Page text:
RSA keys under 1024 bits are blocked
Public key based cryptographic algorithms strength is determined based on the time taken to derive the private key using brute force methods. The algorithm is deemed to be strong enough when the time required to derive private key is prohibitive enough using the computing power at disposal. The threat landscape continues to evolve. As such, we are further hardening our criteria for the RSA algorithm with key length less than 1024 bits.
To further reduce the risk of unauthorized exposure of sensitive information, Microsoft has created a software update that will be released in August 2012 for the following operating systems: Windows XP, Windows Server 2003, Windows Server 2003 R2, Windows Vista, Windows Server 2008, Windows 7, and Windows Server 2008 R2. This update will block the use of cryptographic keys that are less than 1024 bits.
Some issues that you may encounter after applying this update may include:
- Error messages when browsing to web sites that have SSL certificates with keys that are less than 1024 bits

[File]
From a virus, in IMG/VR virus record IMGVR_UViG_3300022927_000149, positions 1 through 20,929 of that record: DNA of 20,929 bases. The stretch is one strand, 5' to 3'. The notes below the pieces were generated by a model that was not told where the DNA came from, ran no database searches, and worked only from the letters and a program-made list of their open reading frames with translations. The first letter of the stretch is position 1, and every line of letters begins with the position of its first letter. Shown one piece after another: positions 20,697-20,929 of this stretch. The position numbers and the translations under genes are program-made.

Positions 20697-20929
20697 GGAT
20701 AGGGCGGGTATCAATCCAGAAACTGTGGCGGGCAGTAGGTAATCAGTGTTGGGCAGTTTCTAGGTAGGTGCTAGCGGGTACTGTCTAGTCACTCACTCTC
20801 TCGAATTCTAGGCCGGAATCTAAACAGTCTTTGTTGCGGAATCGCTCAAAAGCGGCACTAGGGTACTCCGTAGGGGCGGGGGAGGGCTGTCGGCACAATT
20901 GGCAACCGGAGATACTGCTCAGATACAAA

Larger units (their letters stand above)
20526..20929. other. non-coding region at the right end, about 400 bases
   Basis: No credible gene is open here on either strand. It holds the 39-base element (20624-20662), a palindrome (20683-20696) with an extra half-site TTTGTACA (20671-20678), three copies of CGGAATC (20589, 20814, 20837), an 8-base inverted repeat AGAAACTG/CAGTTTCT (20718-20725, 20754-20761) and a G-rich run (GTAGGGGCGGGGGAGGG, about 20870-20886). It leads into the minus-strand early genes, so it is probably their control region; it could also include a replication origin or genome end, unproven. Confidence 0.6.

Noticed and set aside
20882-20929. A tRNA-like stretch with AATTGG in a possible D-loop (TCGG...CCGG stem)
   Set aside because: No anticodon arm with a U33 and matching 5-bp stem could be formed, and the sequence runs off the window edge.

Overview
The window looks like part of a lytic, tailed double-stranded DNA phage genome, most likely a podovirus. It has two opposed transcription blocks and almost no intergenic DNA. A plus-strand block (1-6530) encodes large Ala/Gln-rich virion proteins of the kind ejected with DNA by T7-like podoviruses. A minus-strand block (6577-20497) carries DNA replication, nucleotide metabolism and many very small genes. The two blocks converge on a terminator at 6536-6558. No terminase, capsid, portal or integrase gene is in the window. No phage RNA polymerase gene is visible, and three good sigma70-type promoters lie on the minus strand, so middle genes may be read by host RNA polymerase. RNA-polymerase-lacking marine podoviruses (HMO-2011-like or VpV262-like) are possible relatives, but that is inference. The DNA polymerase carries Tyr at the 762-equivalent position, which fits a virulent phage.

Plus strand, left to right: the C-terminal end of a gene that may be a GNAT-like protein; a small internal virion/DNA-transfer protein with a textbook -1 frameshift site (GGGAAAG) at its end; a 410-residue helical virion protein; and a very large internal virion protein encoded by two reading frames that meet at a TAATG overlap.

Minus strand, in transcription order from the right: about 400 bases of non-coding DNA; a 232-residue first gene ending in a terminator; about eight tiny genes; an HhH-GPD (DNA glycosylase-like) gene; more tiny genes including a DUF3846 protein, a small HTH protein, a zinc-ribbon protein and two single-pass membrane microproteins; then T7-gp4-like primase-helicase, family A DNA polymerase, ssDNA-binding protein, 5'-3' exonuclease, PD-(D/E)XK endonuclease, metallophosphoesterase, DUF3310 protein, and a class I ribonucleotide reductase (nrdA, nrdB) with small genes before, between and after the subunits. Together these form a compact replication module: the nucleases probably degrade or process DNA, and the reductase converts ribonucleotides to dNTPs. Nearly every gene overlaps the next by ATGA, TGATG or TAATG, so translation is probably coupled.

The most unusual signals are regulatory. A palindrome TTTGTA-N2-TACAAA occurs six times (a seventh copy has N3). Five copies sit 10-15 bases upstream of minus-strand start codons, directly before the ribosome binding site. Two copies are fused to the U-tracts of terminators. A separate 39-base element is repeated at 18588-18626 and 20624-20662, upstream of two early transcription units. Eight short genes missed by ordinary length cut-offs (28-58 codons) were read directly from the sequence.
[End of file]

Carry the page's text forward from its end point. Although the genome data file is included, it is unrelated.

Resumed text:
- Problems enrolling for certificates when a certificate request attempts to utilize a key that is less than 1024 bits
- Creating or consuming email (S/MIME) messages that utilize less than 1024 bit keys for signatures or encryption
- Installing Active X controls that were signed with less than 1024 bit signatures
- Installing applications that were signed with less than 1024 bit signatures (unless they were signed prior to January 1, 2010, which will not be blocked by default)
To prepare for this update, you should determine whether your organization is currently using keys less than 1024 bits. If it is, then you should take steps to update your cryptographic settings such that keys under 1024 bits are not in use.
- The security advisory is located at http://technet.microsoft.com/security/advisory/2661254.
- The KB article is available at http://support.microsoft.com/kb/2661254.